Touria Prayag's Blog

How low can you go? Par Touria Prayag 16 Mai 2013

Posted in Uncategorized by touriaprayag on September 15, 2013

The MITD saga is the shaggy dog story that will never reach a punch line. And frankly, we have had our fill. At the heart of it all, let’s not forget, is a minor whose life has become the topic of voyeurism and cheap politics.


Let’s look at the facts. There was a Fact Finding Committee (FFC) chaired by a magistrate. When her name was mentioned in parliament, the opposition did not question her credibility or her impartiality. They could have. They didn’t.


There was a medical report presented by a doctor who examined the young girl. I do not personally trust all doctors as some of them, we know from experience, must have been absent when their colleagues took the Hippocratic Oath. We have seen some of them rush to the rescue of big crooks, stating – under oath – that their ‘patients’ have been hit by a mysterious disease which has turned them into a vegetable and rendered them unable to face justice or ever pay for their crimes. But the opposition did not question the credibility or impartiality of the doctor either. And there was, according to the medical report – which again the opposition did not contest – no evidence of any sexual intercourse. We will not delve into the various chapters of the Kama Sutra here to explain what might or might not have happened. That is irrelevant in today’s debate.


So, if the MITD teacher is guilty as charged and there is a big cover up going on to get him off the hook, what evidence did the opposition present in parliament? Frankly, they were grasping at straws. They highlighted the procedural failings of the MITD – something which, admittedly, was rather embarrassing for the government. The prime minister himself admitted that the MITD head – whose name he lowered his voice to mumble – should have alerted the Child Development Unit before the inquiry started. Besides, the report itself talked about the authorities’ “failure to manage the problem efficiently”. But these procedural failings are not, in themselves, proof of the teacher’s guilt.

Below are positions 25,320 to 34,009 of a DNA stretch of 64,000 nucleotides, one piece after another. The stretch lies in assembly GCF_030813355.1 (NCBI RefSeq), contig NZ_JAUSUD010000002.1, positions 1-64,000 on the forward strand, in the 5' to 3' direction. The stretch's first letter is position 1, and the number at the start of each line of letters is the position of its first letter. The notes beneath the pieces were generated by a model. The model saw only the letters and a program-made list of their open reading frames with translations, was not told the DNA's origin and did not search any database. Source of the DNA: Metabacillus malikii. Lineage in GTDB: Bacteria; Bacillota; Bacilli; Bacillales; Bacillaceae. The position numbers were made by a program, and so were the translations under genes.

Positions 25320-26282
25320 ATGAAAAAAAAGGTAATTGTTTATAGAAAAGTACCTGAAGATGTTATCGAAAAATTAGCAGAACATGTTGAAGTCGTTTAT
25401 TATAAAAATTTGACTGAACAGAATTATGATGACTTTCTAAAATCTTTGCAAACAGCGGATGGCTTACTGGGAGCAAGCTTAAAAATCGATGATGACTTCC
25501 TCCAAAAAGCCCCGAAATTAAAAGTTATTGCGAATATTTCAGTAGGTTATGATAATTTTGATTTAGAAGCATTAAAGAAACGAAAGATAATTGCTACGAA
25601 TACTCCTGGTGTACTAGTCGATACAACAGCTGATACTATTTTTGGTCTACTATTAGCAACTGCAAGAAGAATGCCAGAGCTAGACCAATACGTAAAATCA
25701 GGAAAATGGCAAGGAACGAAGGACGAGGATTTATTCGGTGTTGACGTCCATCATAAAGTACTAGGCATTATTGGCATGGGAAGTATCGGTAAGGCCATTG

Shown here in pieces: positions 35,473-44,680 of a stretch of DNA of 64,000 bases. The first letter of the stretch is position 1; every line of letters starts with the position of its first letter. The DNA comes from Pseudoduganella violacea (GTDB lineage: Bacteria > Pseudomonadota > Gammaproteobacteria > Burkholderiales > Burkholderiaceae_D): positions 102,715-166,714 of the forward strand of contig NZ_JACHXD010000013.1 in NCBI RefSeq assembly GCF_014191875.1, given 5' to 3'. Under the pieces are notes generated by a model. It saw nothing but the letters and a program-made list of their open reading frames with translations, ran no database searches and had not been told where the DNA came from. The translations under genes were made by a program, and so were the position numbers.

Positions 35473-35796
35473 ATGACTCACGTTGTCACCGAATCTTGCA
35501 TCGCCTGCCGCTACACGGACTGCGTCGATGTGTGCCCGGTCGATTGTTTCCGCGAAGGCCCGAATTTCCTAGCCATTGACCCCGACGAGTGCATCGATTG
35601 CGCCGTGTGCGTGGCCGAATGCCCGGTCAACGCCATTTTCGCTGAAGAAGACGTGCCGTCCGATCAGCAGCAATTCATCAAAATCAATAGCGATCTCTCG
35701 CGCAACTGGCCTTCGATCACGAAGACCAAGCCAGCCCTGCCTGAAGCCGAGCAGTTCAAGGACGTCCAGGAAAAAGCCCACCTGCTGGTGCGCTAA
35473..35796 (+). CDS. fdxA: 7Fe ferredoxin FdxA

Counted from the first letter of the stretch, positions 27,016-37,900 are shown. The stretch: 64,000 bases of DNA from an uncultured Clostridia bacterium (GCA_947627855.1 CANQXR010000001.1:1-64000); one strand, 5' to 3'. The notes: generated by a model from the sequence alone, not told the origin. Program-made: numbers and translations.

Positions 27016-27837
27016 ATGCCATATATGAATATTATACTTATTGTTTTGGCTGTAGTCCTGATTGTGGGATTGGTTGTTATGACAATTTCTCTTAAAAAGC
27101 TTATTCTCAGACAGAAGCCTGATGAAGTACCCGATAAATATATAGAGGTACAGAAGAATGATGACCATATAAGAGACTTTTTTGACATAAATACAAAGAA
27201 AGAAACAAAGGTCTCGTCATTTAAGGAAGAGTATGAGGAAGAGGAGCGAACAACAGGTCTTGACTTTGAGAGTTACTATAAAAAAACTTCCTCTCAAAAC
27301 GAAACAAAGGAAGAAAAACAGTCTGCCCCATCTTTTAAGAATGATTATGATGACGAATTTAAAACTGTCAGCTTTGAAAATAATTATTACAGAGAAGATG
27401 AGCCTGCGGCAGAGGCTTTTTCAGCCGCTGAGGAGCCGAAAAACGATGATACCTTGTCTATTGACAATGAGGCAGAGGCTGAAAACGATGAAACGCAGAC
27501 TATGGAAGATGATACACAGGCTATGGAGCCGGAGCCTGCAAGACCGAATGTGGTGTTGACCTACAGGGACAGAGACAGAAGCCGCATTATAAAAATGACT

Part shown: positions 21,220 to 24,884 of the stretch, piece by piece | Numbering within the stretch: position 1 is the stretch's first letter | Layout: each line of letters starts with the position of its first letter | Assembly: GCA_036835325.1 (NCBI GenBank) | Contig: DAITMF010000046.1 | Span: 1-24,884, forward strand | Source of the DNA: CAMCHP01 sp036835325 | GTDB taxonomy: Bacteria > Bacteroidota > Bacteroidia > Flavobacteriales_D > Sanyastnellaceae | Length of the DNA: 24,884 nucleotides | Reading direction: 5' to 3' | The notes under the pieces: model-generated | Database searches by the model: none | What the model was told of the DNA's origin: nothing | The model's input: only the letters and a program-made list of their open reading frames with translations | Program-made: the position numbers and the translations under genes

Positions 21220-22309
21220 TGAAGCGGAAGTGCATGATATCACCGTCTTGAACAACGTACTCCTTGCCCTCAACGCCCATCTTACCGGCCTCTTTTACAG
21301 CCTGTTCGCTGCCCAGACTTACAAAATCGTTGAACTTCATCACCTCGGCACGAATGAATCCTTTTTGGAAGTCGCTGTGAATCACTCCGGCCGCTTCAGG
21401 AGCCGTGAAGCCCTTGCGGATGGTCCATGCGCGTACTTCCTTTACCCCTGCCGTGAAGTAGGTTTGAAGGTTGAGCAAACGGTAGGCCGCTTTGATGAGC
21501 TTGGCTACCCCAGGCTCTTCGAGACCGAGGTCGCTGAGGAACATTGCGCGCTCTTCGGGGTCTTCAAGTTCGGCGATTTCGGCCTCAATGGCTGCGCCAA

Then the opposition members started shooting in all directions. What with the arrests of the teacher who blew the whistle on her colleague and the psychologist who followed through with the case. There are questions worth raising here: Did the teacher have an axe to grind with her colleague or was she genuinely motivated by a disinterested desire to help the pupil? Was the signature on the letter given to the police forged or did the person who signed it retract their statement? But these questions are unlikely to find answers in our national assembly.


Oh, now the bombshell which Pravind Jugnauth – in his usual please-allow-me-to-remain-relevant style – dropped at the national assembly: the records of thousands of SMSs and hundreds of telephone calls exchanged between the teacher and his pupil – pity not everyone is lucky enough to have such ‘caring’ teachers – but why weren’t these telephone records – as well as the frankly indecent recordings which have for weeks now been an open secret – presented to the FFC? The answer is simple: this is not about the truth or protecting our children from sexual predators. It is about political survival.


As for making the report on the young girl public, gosh, where is the bucket? This is cheap voyeurism at its worst! I hope the leader of the opposition takes up the prime minister on his offer to allow him to see the report to rule out any foul play and keep it as confidential as it deserves to be. Those who are underage are entitled to privacy. Surely there are better ways to remain politically relevant?!


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